Gamma-ray bursts are the most powerful and brightest explosions in the Universe. They emit most of their energy in gamma rays, light which is much more energetic than the visible light we can see with our eyes. However, researchers have finally spotted the strongest gamma-ray burst. Yes, you read it right. A cataclysmic gamma-ray burst, known as GRB 190114C5, that rocked a galaxy 5 billion light-years away was detected in January this year by multiple telescopes including Neil Gehrels Swift Observatory, Fermi Gamma-ray Space Telescope, and Major Atmospheric Gamma Imaging Cherenkov (MAGIC) telescopes.
The astronomical event emitted some of the highest energy observed of about 1Tera electron volt (TeV) that is equivalent to one trillion times as much energy per photon as visible light. To produce this much energy, the material has to be emitted from a collapsing star, almost at the speed of light. The material on interacting with the gas around the star produces the gamma ray-burst.
Researchers in their study published in the journal, Nature have used data from the Hubble Space Telescope, European Southern Observatory's Very Large Telescope and the Atacama Large Millimeter/submillimeter Array. Researchers found that GRB 190114C5 is present in the nuclear region of a massive galaxy. This indicates that the GRB is present in a denser environment than typical location GRBs which explains the powerful radiations observed.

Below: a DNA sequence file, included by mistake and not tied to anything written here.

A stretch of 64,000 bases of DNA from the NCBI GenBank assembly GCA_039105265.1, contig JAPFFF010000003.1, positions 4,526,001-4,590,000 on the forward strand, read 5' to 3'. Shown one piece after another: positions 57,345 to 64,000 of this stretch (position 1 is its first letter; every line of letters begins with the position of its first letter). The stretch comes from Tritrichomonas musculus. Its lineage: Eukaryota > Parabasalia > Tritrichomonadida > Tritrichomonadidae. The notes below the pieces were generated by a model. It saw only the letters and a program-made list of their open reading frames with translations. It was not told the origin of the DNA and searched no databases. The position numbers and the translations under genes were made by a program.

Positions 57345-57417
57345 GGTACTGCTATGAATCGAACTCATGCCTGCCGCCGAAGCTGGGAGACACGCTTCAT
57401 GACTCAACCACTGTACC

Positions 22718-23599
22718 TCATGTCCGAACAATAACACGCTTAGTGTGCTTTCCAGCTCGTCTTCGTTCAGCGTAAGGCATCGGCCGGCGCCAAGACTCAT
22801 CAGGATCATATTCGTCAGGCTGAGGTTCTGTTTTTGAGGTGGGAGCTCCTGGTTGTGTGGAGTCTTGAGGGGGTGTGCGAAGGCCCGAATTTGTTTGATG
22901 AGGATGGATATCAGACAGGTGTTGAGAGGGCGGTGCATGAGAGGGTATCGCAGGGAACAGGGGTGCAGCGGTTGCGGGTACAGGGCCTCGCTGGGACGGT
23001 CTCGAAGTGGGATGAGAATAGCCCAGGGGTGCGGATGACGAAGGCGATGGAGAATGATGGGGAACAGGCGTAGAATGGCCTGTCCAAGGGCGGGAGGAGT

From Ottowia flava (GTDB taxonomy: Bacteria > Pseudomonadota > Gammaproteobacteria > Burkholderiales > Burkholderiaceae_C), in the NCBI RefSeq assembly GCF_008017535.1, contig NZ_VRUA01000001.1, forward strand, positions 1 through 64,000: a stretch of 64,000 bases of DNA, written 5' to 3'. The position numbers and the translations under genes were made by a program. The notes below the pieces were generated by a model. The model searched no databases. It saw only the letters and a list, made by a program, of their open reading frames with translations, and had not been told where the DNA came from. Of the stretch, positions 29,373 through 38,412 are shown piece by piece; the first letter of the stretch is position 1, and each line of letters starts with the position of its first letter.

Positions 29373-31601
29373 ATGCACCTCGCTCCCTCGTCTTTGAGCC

“Hubble’s observations suggest that this particular burst was sitting in a very dense environment, right in the middle of a bright galaxy 5 billion light years away,” explained one of the lead authors, Andrew Levan of the Institute for Mathematics, Astrophysics & Particle Physics Department of Astrophysics at Radboud University in the Netherlands. “This is really unusual, and suggests that might be why it produced this exceptionally powerful light,” he added.
“Scientists have been trying to observe very-high-energy emission from gamma-ray bursts for a long time,” explained Antonio de Ugarte Postigo of the Instituto de Astrofísica de Andalucia in Spain.
“This new observation is a vital step forward in our understanding of gamma-ray bursts, their immediate surroundings, and just how matter behaves when it is moving at 99.999% of the speed of light,” he added.
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